IEEE Frontiers in Education Conference (FIE)
Seeing themselves represented in the role models they aspire to, has been shown to be important to students' sense of belonging and success. Underrepresented college students in STEM fields are exposed to only a small set of role models. This set often consist of famous individuals with extraordinary stories (we call these outliers), and represent unfeasible paths to success for a large majority of these students. We aim to remedy this by identifying a set of role models who represent more feasible paths to success (we call these non-outliers) for many underrepresented students. We contend that, despite the less extraordinary success and stories of non-outliers, they share important qualities with outliers. We envision a “People Like Me” website based on profiles of this broader set of role models that can be used as a tool for recruitment and retention. Our current work is to (1) identify role model qualities from the perspective of students, (2) identify and create profiles of non-outlier role models based on these qualities, and (3) test if students are accepting of these non-outliers as potential role models. We have completed steps (1) and (2), and have found that non-outliers do exhibit the qualities our student sample pool seeks in role models.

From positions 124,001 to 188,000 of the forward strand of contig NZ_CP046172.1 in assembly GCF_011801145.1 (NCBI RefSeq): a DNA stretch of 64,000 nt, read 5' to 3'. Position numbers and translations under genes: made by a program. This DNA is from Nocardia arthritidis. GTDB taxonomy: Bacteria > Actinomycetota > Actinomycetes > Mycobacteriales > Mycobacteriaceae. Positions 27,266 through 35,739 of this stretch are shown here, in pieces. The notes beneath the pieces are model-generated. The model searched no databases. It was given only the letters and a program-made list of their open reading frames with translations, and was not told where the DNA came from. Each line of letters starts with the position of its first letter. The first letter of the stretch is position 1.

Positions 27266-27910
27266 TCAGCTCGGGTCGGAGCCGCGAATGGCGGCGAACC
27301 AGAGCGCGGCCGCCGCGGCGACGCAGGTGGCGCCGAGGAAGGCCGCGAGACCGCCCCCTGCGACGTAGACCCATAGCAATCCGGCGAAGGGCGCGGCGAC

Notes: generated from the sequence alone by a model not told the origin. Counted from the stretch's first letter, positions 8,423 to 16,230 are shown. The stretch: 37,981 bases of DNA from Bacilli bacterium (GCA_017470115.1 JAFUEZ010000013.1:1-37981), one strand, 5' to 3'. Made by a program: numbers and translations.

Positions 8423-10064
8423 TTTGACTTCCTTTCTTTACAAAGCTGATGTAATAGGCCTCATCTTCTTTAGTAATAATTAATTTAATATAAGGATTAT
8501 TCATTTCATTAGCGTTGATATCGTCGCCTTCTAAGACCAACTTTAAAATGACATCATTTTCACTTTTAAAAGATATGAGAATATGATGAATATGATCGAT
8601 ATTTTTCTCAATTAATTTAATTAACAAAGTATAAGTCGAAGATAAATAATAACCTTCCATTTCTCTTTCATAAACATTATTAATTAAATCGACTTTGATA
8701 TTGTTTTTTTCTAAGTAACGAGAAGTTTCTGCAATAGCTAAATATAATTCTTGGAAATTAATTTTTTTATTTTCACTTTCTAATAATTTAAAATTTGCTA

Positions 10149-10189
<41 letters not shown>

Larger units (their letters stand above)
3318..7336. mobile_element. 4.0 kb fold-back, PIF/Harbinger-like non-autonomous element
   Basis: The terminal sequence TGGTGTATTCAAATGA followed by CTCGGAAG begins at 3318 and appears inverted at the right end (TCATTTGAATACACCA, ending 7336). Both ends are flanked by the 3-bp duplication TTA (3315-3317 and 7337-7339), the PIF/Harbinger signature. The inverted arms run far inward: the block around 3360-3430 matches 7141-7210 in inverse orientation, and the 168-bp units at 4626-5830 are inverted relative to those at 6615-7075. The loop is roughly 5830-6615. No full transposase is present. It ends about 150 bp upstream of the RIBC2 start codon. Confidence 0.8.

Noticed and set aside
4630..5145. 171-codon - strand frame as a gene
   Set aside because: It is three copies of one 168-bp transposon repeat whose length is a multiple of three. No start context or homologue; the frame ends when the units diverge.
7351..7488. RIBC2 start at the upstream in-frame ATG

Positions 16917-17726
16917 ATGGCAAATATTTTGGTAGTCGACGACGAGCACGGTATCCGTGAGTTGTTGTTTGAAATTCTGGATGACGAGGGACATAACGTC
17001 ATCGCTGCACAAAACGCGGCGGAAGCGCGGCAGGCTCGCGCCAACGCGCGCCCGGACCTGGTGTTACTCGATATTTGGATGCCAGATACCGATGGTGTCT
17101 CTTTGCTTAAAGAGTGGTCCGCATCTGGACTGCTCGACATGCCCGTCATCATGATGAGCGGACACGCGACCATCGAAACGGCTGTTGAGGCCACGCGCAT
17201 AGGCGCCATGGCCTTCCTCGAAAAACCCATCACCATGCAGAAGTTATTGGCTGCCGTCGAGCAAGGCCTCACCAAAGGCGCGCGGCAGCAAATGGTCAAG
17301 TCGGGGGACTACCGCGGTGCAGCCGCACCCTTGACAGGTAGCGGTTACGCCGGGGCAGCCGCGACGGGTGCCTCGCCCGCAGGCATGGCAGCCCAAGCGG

N. Aish, P. Asare and E. E. Miskioğlu, "People like me increasing likelihood of success for underrepresented minorities in STEM by providing realistic and relatable role models," 2017 IEEE Frontiers in Education Conference (FIE), Indianapolis, IN, 2017, pp. 1-4. doi: 10.1109/FIE.2017.8190454